Zika as a Cure? 3 Ways Drug Marketers Can Reframe Deal-breaker Products
Healthcare marketers may have a challenge. Zika — the same virus that can cause tragic birth defects — may help shrink brain tumors in adults. Now healthcare brands interested in this possible treatment may have to overcome fears that had Americans resisting travel to affected regions during the height of its fame.
While warnings about travel to areas affected by Zika were aimed at pregnant women, many Americans were wary of becoming carriers of the virus that could cause microcephaly in a developing fetus. That’s why the article “Zika Virus Can Kill Brain Tumor Cells, Washington University Researchers Discover” went viral on social media within hours of it being published on the St. Louis Post-Dispatch site on Tuesday.
On Facebook, posts about the discovery Blythe Bernhard reported for the Post-Dispatch took on a critical tone — that perhaps healthcare marketers created a scare about the virus so they could get funding to create a vaccine. Still others commented that in every negative there’s a positive.
On Twitter, comments about Zika were more reserved.
— Syed Zia Nayeem (@szn_anon) September 5, 2017
— Loren Robinson, MD (@DocLoRo) September 5, 2017
Marketers who want to take on the challenge of making Americans embrace Zika can consider the following options:
Healthcare Marketers Can Call Zika a Safer Cure Than Current Options
Tamara Bhandari writes for Wash U on Tuesday that the research published that day in the Journal of Experimental Medicine impacts the following about the cancer cells Zika may shrink:
Each year in the United States, about 12,000 people are diagnosed with glioblastoma, the most common form of brain cancer. Among them is U.S. Sen. John McCain, who announced his diagnosis in July.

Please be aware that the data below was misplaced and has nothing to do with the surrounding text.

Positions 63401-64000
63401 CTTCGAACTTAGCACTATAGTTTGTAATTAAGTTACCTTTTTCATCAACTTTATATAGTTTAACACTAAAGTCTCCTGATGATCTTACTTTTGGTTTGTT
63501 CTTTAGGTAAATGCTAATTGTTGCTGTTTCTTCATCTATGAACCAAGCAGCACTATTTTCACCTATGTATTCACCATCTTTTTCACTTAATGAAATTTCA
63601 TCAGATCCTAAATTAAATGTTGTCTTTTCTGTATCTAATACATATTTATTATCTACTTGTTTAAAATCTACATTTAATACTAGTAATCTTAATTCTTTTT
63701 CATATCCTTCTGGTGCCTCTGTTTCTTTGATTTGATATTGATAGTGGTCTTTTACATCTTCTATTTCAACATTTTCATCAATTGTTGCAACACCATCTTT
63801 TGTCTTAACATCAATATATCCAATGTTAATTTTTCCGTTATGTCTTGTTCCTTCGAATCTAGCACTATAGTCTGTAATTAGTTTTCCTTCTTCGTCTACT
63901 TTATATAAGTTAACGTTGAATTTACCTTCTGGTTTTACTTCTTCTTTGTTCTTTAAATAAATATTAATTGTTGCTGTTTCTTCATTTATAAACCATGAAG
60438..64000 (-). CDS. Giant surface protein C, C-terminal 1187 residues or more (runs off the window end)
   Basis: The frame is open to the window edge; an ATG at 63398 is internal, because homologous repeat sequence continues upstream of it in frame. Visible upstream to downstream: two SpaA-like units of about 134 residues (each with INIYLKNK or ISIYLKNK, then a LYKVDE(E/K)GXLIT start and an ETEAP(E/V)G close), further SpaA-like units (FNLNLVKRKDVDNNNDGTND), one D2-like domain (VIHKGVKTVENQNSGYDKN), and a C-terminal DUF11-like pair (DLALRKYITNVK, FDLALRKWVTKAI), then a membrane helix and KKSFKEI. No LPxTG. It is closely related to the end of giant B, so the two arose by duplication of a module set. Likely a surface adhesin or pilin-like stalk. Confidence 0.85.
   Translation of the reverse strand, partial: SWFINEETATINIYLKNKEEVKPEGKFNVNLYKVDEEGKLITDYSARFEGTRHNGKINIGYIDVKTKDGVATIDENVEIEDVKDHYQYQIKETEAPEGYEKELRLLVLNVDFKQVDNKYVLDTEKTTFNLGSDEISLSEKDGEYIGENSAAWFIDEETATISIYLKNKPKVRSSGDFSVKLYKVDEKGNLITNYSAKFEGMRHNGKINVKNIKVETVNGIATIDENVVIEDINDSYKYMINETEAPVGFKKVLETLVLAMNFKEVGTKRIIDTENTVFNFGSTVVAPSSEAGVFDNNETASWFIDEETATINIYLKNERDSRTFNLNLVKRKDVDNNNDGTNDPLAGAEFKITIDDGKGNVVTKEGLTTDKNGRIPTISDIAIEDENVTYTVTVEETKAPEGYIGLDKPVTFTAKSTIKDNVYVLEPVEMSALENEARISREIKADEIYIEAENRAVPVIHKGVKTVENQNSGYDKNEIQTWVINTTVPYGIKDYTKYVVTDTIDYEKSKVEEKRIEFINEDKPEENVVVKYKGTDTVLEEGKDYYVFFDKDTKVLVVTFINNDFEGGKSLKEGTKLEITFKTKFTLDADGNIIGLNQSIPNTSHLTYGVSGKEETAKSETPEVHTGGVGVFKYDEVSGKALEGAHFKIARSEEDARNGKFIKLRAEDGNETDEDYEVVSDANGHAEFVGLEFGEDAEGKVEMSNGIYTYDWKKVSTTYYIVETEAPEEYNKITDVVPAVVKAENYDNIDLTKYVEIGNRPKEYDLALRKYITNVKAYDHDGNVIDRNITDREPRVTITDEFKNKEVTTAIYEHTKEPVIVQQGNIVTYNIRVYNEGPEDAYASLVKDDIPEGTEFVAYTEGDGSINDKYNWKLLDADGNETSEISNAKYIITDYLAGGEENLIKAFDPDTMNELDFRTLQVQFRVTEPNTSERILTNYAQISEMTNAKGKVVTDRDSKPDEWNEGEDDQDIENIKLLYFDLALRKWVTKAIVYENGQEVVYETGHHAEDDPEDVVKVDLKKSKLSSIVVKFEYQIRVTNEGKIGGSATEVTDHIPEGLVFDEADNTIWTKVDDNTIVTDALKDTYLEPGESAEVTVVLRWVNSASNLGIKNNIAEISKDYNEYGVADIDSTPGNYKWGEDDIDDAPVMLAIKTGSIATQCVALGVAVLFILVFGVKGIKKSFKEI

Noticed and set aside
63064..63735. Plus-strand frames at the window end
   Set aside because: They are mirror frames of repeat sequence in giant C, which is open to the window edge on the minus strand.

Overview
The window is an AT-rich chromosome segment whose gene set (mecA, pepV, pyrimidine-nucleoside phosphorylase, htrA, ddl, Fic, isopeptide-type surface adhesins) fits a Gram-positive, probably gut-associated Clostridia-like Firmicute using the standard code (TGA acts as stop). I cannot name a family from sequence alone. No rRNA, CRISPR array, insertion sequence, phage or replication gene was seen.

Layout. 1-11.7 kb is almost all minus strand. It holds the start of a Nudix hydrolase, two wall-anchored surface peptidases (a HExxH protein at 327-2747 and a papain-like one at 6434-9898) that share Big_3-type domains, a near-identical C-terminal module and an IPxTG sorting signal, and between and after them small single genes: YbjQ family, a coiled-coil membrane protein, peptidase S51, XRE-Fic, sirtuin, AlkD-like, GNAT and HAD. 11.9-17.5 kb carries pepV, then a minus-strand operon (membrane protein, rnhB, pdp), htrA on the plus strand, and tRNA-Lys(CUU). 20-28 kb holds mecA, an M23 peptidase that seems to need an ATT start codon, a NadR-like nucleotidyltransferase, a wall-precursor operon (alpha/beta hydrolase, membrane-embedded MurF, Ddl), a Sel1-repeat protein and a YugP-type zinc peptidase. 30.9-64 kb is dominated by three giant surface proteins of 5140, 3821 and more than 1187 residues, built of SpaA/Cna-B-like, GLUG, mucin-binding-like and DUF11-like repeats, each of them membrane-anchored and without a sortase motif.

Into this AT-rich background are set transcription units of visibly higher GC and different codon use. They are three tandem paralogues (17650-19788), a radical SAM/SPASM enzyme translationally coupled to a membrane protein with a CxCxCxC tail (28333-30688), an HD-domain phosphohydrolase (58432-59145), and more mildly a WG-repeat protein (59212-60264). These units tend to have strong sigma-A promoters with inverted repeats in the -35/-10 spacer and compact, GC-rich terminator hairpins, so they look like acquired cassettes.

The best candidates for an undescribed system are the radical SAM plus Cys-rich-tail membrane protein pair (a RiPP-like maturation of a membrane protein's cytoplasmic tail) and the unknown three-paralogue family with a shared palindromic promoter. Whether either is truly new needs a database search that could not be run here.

The standard treatment is aggressive — surgery, followed by chemotherapy and radiation — yet most tumors recur within six months. A small population of cells, known as glioblastoma stem cells, often survives the onslaught and continues to divide, producing new tumor cells to replace the ones killed by the cancer drugs.
In their neurological origins and near-limitless ability to create new cells, glioblastoma stem cells reminded postdoctoral researcher Zhe Zhu, PhD, of neuroprogenitor cells, which generate cells for the growing brain. Zika virus specifically targets and kills neuroprogenitor cells.
Healthcare Marketers Can Emphasize the Difference Between Fetal and Adult Brains
Bhandari writes that researchers believe Zika and current treatments complement each other and ultimately may be able to eliminate this type of brain cancer, from which many patients die within a year.
Part of the reason the Zika virus may work well in adult brains is:
Zika may be safer for use in adults because its primary targets — neuroprogenitor cells — are rare in the adult brain. The fetal brain, on the other hand, is loaded with such cells, which is part of the reason why Zika infection before birth produces widespread and severe brain damage, while natural infection in adulthood causes mild symptoms.
Healthcare Marketers Can Emphasize the Weakened Nature of the Injected Zika Virus
Wash U’s Bhandari writes that healthcare marketers may not be trying to sell the original Zika virus.
As an additional safety feature, the researchers introduced two mutations that weakened the virus’s ability to combat the cell’s defenses against infection, reasoning that the mutated virus still would be able to grow in tumor cells – which have a poor antiviral defense system – but would be eliminated quickly in healthy cells with a robust antiviral response.
When they tested the mutant viral strain and the original parental strain in glioblastoma stem cells, they found that the original strain was more potent, but that the mutant strain also succeeded in killing the cancerous cells.
“We’re going to introduce additional mutations to sensitize the virus even more to the innate immune response and prevent the infection from spreading,” said [study co-author, Dr. Michael S.] Diamond, who also is a professor of molecular microbiology, and of pathology and immunology. “Once we add a few more changes, I think it’s going to be impossible for the virus to overcome them and cause disease.”
What do you think, marketers?
Please respond in the comments section below.
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